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In the Matter of Kevin Murray v. New York State Comptroller et al

State of New York Supreme Court, Appellate Division Third Judicial Department


May 26, 2011

IN THE MATTER OF KEVIN MURRAY, PETITIONER,
v.
NEW YORK STATE COMPTROLLER ET AL., RESPONDENTS.

The opinion of the court was delivered by: McCarthy, J.

MEMORANDUM AND JUDGMENT

Calendar Date: April 27, 2011

Before: Spain, J.P., Lahtinen, Kavanagh, McCarthy and Garry, JJ.

Proceeding pursuant to CPLR article 78 (transferred to this Court by order of the Supreme Court, entered in Albany County) to review a determination of respondent Comptroller which denied petitioner's applications for accidental and performance of duty disability retirement benefits.

Petitioner, a police officer, allegedly sustained various injuries to his left hip and lower back following a December 1998 incident wherein he fell while pursuing a fleeing suspect down a dimly lit street. Following a period of disability, he returned to work in a restricted duty capacity until September 2005, when he experienced a jolt of pain to his lower back while stepping out of the shower. In December 2005, petitioner applied for accidental and performance of duty disability retirement benefits alleging that he was permanently incapacitated as the result of the December 1998 incident. Those applications were separately denied upon the grounds that the December 1998 incident did not constitute an accident within the meaning of Retirement and Social Security Law § 363 and petitioner was not permanently incapacitated from the performance of his duties. Following a hearing and redetermination, a Hearing Officer reached the same conclusions. Respondent Comptroller upheld the Hearing Officer's denial of petitioner's respective applications, and petitioner thereafter commenced this proceeding pursuant to CPLR article 78 to challenge that determination.

Preliminarily, we reject petitioner's assertion that the Comptroller improperly relied upon the written reports of Leon Sultan, the orthopedic surgeon who evaluated petitioner on behalf of respondent New York State and Local Police and Fire Retirement System but did not testify at the hearings. Petitioner was well aware that the Retirement System was considering submitting Sultan's reports in lieu of testimony and raised no objection in this regard until his post-hearing memorandum of law; even then petitioner only objected on the ground that the record lacked proof that Sultan qualified as an expert. Having failed to raise a timely objection to the admission of Sultan's reports or otherwise request to call Sultan as a witness, petitioner waived any objection to Sultan's credentials and the admissibility of the reports, as well as any claim that he was deprived of the opportunity to cross-examine Sultan (see Matter of Meluch v New York State & Local Police & Fire Retirement Sys., 80 AD3d 976 [2011]; Matter of Fochi v New York State Comptroller, 78 AD3d 1460, 1461 [2010], lv denied 16 NY3d 707 [2011]).

Turning to petitioner's respective applications, "an incident does not qualify as an accident justifying the award of accidental disability retirement benefits where the injury results from an expected or foreseeable event arising during the performance of routine employment duties" (Matter of Hardy v DiNapoli, 82 AD3d 1490, 1490 [2011] [internal quotation marks and citations omitted]; see Matter of Henry v DiNapoli, 82 AD3d 1446, 1447 [2011]; Matter of Crisera v New York State Comptroller, 79 AD3d 1573 [2010], lv denied ___ NY3d ___ [May 5, 2011]). The pursuit of a fleeing suspect plainly qualifies as an ordinary employment duty of a police officer (see Matter of Melendez v New York State Comptroller, 54 AD3d 1128, 1129 [2008], lv denied 12 NY3d 706 [2009]), and petitioner acknowledged that he had chased suspects in the dark before and was expected to do so under any type of weather or road conditions. Under these circumstances, substantial evidence supports the Comptroller's determination that petitioner's injury was a risk inherent in the performance of his ordinary employment duties and, therefore, the December 1998 incident did not qualify as an accident (see Matter of Neidecker v DiNapoli, 82 AD3d 1483, 1484 [2011]; Matter of Crisera v New York State Comptroller, 79 AD3d at 1573-1574; Matter of Melendez v New York State Comptroller, 54 AD3d at 1129-1130; Matter of Fischer v New York State Comptroller, 46 AD3d 1006 [2007).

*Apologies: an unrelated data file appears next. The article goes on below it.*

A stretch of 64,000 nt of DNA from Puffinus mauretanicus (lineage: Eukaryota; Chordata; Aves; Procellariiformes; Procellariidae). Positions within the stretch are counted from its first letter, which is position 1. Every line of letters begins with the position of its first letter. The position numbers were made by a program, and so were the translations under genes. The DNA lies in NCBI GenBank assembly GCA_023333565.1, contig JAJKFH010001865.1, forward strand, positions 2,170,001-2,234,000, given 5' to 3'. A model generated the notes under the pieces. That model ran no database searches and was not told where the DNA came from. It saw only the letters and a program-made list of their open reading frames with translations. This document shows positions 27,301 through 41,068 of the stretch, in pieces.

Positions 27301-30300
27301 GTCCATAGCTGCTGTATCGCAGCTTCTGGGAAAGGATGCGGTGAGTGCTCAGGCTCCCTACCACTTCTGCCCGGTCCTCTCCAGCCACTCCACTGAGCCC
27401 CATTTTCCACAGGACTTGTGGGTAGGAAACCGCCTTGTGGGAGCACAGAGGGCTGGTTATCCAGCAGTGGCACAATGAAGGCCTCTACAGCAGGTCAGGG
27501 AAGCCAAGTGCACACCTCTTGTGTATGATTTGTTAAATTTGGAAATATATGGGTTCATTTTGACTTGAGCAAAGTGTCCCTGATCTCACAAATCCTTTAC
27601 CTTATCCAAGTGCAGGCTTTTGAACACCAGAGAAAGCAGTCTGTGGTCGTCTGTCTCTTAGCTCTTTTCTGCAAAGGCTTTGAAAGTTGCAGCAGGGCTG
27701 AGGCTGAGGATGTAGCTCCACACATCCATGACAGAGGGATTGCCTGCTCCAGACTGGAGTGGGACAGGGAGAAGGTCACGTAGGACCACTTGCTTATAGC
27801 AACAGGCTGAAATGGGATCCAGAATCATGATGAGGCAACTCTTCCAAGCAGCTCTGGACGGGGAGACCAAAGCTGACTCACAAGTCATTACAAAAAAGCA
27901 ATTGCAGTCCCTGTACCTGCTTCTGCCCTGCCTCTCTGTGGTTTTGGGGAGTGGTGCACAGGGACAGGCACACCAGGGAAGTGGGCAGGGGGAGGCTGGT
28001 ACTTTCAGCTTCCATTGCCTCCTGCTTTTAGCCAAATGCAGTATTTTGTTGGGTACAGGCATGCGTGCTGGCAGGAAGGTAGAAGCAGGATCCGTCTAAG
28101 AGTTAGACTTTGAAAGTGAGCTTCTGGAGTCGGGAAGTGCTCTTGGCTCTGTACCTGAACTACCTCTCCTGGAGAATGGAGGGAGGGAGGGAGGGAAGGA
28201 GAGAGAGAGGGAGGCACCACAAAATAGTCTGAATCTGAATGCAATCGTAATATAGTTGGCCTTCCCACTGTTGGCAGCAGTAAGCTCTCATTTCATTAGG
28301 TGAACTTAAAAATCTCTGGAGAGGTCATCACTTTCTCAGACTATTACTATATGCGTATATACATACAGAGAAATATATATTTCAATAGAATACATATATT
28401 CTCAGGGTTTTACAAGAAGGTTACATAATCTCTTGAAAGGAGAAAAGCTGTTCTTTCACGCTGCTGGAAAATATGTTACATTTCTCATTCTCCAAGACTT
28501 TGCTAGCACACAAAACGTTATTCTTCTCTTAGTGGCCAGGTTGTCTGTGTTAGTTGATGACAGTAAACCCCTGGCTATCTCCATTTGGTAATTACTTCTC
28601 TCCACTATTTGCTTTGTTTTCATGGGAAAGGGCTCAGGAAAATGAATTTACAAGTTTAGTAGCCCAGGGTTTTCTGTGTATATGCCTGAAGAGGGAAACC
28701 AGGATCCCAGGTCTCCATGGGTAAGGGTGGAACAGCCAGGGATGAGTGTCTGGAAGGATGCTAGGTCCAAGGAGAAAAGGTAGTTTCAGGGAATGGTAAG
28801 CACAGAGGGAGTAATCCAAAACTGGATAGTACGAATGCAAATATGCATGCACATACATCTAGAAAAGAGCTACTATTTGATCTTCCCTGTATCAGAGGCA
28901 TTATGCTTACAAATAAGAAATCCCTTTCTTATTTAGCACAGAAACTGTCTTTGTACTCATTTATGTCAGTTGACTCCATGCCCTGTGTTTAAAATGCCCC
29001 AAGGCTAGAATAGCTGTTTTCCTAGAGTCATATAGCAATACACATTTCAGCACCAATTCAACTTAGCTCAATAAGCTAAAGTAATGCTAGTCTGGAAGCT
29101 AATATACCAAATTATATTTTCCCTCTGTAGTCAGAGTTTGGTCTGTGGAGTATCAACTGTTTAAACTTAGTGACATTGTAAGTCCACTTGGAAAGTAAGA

As to petitioner's application for performance of duty disability retirement benefits, the parties acknowledge that the relevant inquiry is whether petitioner, having served in a restricted duty capacity since 1999, is permanently incapacitated from the performance of those limited -- and essentially clerical -- duties (see Matter of Keil v New York State Comptroller, 66 AD3d 1317, 1318 [2009]; Matter of Riguzzi v Hevesi, 16 AD3d 822, 823 [2005]; 2 NYCRR 364.3 [b]). Although the record contains conflicting proof on this point, the Comptroller "is vested with the exclusive authority to weigh such evidence and credit the opinion of one medical expert over another" (Matter of Girsh v DiNapoli, 79 AD3d 1444, 1445 [2010] [internal quotation marks and citation omitted]; see Matter of Brady v DiNapoli, 77 AD3d 1041, 1042 [2010]). Inasmuch as substantial evidence supports the Comptroller's finding that petitioner is not permanently incapacitated from performing his restricted assignment, the underlying determination is confirmed (see Matter of Riguzzi v DiNapoli, 82 AD3d 1484, 1485 [2011]).

Spain, J.P., Lahtinen, Kavanagh and Garry, JJ., concur.

ADJUDGED that the determination is confirmed, without costs, and petition dismissed.

ENTER:

Robert D. Mayberger Clerk of the Court

20110526

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